Following in the ""steps of its sibling company"":http://www.dsnews.com/articles/freddie-mac-to-buy-back-more-than-71-billion-in-delinquent-loans-2010-02-10, Freddie Mac, ""Fannie Mae"":http://www.fanniemae.com has announced that it too will be buying back bad loans from mortgage-backed securities (MBS) investors in bulk.[IMAGE]
The GSE said it will begin ""significantly"" picking up the pace of its purchases of single-family loans that are at least 120 days past due from MBS trusts, beginning in March, with the numbers reflected in a report to be released in early April.
Fannie did not disclose an exact dollar amount of the repurchases, but did say that ""as of December 31, 2009"":http://www.fanniemae.com/newsreleases/2010/4938.jhtml?p=Media&s=News%20Releases, the total of all loans in such trusts that were four or more months delinquent was approximately $127 billion.[COLUMN_BREAK]
""We expect to purchase a significant portion of the current delinquent population within a few month period subject to market, servicer capacity, and other constraints,"" Fannie Mae said in a statement.
According to the GSE, the delinquent loan purchases will help the company preserve capital by reducing net funding costs, and in turn will lessen the amount of taxpayer funding drawn from the U.S. Treasury.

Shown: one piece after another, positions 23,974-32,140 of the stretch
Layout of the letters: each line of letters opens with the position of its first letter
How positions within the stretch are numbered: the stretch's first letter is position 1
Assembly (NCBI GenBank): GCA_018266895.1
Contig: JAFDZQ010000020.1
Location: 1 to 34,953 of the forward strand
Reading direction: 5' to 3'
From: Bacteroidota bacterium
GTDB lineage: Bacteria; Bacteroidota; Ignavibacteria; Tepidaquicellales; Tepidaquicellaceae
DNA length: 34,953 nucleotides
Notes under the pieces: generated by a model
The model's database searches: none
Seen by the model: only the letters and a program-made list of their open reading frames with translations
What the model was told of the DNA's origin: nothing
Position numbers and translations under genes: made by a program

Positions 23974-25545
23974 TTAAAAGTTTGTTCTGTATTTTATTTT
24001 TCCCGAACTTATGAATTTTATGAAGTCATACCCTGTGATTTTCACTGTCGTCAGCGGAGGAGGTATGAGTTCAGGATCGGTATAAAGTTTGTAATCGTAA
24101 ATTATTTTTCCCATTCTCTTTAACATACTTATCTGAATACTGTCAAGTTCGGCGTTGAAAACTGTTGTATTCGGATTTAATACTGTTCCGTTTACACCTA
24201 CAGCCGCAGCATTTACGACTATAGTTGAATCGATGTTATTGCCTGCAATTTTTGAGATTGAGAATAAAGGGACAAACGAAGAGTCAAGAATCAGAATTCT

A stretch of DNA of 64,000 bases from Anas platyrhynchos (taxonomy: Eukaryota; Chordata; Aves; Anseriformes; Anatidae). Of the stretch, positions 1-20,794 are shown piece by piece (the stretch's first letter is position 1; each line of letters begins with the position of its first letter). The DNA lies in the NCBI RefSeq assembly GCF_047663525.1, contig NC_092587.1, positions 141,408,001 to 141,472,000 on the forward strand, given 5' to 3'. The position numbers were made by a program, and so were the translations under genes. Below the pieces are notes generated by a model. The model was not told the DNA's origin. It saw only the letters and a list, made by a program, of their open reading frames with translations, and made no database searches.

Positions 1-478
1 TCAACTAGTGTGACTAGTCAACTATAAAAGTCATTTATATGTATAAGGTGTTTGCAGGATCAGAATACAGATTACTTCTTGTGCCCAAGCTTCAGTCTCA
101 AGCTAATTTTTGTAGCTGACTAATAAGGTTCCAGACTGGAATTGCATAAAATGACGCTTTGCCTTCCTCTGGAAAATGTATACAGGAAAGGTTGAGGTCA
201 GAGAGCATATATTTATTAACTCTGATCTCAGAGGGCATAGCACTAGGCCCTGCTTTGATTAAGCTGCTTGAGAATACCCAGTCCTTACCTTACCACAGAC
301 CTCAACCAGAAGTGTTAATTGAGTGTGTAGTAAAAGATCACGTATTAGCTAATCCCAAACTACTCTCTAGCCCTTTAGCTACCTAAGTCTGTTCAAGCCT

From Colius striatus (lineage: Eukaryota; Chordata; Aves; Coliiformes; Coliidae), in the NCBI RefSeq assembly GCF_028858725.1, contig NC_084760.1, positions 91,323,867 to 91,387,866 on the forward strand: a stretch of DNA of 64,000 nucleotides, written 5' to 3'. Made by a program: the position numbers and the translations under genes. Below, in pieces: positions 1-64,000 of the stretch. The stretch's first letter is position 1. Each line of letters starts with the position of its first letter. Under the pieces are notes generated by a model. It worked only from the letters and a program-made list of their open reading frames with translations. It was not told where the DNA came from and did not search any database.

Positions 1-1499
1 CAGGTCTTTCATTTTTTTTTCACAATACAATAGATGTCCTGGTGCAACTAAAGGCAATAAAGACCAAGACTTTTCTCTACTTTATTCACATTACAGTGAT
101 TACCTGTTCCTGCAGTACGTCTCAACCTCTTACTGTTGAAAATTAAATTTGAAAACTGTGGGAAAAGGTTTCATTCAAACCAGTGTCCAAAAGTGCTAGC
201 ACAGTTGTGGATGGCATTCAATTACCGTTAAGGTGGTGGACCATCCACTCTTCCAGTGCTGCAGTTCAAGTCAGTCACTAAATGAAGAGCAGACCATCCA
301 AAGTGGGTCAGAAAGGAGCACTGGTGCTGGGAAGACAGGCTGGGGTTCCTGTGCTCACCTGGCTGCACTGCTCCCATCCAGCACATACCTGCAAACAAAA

As was the case with Freddie Mac, on January 1, 2010, Fannie Mae adopted new industry-wide accounting standards Ã¢â‚¬" FAS 166 and FAS 167. These rules require issuers of securitized mortgages to account for the bundled assets on their own books, rather than passing them off completely to investors.
Because of this accounting change, Fannie Mae decided that it is cheaper to buy the seriously past due loans back and hold them in its own portfolio, rather than continue advancing delinquent interest payments to security holders.
Fannie Mae assured the industry that the loan purchases will not affect the company's foreclosure prevention activities under the administration's Making Home Affordable program.